The Edinburgh Fringe Festival was pretty much out of the question this year — and it’s probably a logistics hassle of the first order, even of you’re already in the UK — so I went to the Chicago Fringe Festival for a few hours on Sunday afternoon. Though not a trans-Atlantic proposition, it did involve driving into the city, which has its own small hassles.
Naturally I left home later than I wanted to, so I caught only two performances, more-or-less picked at random: With the Weight of Her Fate on Her Shoulders and Jeff Fort and Fred Hampton: A Revolutionary Love Story. Per Fringe rules, each ran for an hour or less, with the latter taking nearly the whole 60 minutes, the former not quite so much.
The festival, now in its eighth year, is in the Jefferson Park neighborhood of the Northwest Side. One of the selling points of the festival is that all of the venues were within easy walking distance of each other, and they were. Despite all the years I’ve lived in northern Illinois, it was yet another unfamiliar neighborhood, so I spent some time walking around between the shows as well.
Jefferson Park is a pleasant strolling neighborhood, even in the fairly high heat of late summer, with its residential and commercial thoroughfares (Milwaukee and Lawrence) very much in the Chicago pattern: leafy small streets lined with small apartments, plus blocks of shops along the larger streets. In our time, Jefferson Park is heavily Polish. So Polish, in fact, that the Copernicus Center is there, at 5216 W. Lawrence Ave.
The center includes the Mitchell P. Kobelinski Theater — formerly Gateway Theatre, the first movie palace in Chicago for talkies. That by itself would be worth seeing, but over Labor Day weekend, the center holds its Taste of Polonia festival, which was in full swing Sunday afternoon. So the place was jumping, having attracted more people than the Fringe could ever dream of, and making a lot more noise. As I passed, a band was playing “Come on Eileen,” sounding like the Save Ferris version.
I wasn’t in the mood for a festival, but I did walk by the entrance and took a look at the outside of the building, including the sweeping tower atop the building. That was added in the 1980s and is said to resemble the tower of the Royal Castle in Warsaw, or at least its post-WWII reconstruction.
The Fringe venues were more modest, but I was surprised to learn that three of them were actual theater spaces: the Gift Theatre, Jefferson Park Playhouse and Windy City Music Theatre Blackbox Studio. Jefferson Park, in other words, has a theater scene. Other performances were held in spaces provided by the Congregational Church of Jefferson Park.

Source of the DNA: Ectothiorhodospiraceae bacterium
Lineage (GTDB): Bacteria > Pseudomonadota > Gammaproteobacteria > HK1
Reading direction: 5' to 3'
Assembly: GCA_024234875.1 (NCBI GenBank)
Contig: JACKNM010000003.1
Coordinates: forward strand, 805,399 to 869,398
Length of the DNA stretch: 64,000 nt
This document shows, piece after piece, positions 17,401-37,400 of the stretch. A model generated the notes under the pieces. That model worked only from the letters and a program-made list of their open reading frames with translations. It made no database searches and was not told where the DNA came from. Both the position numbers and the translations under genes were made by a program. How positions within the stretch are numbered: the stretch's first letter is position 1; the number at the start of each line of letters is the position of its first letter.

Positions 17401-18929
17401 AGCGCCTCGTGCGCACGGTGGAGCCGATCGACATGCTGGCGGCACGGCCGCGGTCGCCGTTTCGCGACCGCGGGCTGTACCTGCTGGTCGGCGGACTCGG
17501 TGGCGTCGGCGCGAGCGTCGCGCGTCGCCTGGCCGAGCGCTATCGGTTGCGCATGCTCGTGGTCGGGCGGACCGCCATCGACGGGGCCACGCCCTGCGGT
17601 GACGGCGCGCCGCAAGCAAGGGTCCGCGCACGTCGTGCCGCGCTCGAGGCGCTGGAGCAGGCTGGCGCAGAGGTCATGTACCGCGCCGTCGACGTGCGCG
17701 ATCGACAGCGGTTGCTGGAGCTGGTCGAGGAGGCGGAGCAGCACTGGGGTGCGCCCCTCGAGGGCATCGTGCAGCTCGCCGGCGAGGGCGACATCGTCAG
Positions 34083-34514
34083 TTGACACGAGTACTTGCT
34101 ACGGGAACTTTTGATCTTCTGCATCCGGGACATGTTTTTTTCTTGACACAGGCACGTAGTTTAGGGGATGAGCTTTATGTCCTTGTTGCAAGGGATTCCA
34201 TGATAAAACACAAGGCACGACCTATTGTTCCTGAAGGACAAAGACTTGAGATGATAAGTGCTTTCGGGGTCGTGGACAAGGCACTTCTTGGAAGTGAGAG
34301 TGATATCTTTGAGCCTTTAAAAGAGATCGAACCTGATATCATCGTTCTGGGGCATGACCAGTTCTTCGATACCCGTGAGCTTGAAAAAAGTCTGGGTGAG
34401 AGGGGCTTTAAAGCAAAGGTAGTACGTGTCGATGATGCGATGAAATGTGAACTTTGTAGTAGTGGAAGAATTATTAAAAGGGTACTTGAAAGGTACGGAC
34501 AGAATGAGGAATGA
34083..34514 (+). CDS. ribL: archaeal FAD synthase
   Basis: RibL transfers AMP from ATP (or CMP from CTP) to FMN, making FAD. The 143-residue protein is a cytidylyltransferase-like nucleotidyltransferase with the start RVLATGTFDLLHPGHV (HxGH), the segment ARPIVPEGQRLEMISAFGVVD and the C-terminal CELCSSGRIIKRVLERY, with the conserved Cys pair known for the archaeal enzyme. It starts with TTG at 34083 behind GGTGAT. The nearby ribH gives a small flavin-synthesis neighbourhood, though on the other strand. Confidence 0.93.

With the Weight of Her Fate on Her Shoulders was at Gift Theatre, a 50-seat slice of space with three rows of seats, black walls and a small performance area under a modicum of lights. You can’t get any more basic than that for a theater space, so everything depends on the strength of the writing and the skill of the actors.
Weight wasn’t bad, but not that good. The three young actors certainly had some acting chops. The tight space of the theater fit the setting of a cramped refuge from unseen but definitely heard urban combat going on outside. It also fit what the play seemed to be about: war is hell, it will drive you mad, and then probably kill you. Also, words are weapons. What? One of the characters seemed to talk — verbally harass — another into a violent death. Or was that supposed to be a stray bullet coming into the room?
As earnest as it all was, the short play was something of a muddle. I couldn’t quite bring myself to care whether the characters survived, because I wasn’t quite sure what kind of danger they faced. At times I felt like dozing off, but forced myself to stay awake, like you do during a hard patch of long-distance driving. There’s no risk of causing a traffic accident sitting in a theater, but snoring during a live show would be embarrassing.
I had no such problems with Jeff Fort and Fred Hampton: A Revolutionary Love Story, a fine work of historic fiction, done in the Congregational church’s meeting hall. The thing was engaging. I wanted it to last longer than its hour. The acting was strong, especially the two leads, and while it would have been easy for the playwright — Steven Long — to stray into the tendentious, he avoided that trap, portraying the leads as human beings rather than talking points.
The story was straightforward, depicting meetings between Black Panther leader Fred Hampton, during the year before the authorities murdered him, and Jeff Fort, a major gang leader in Chicago at the time. Hampton spent considerable energy trying to persuade Fort to give up his criminal enterprise and join him in revolution, which he believed would be along Marxist, not racial, lines. Fort was less impressed by the idea of revolution.
As depicted, the two were in a kind of courtship: Hampton doing his best to persuade Fort, who resisted his pleas, along with spells of mutual admiration, quarrels that almost turned violent, and a sense of foreboding. Aptly so, since both men were doomed in their own ways. A short life for Hampton and a long one for Fort. Even now, the real Jeff Fort, aged 70, is at the federal supermax prison in Florence, Colo., where he will surely be until he dies.
After the play, Steven Long came out and asked the audience, about 25 of us in all, to mention it on social media. That’s the first time I’ve ever heard that, but probably not the last. For my part, I’m mentioning it and the festival here.
My attendance at the Fringe this year was as much an exploratory run as anything else, to see whether it might be worth committing more time and energy to in future years. I’d say yes.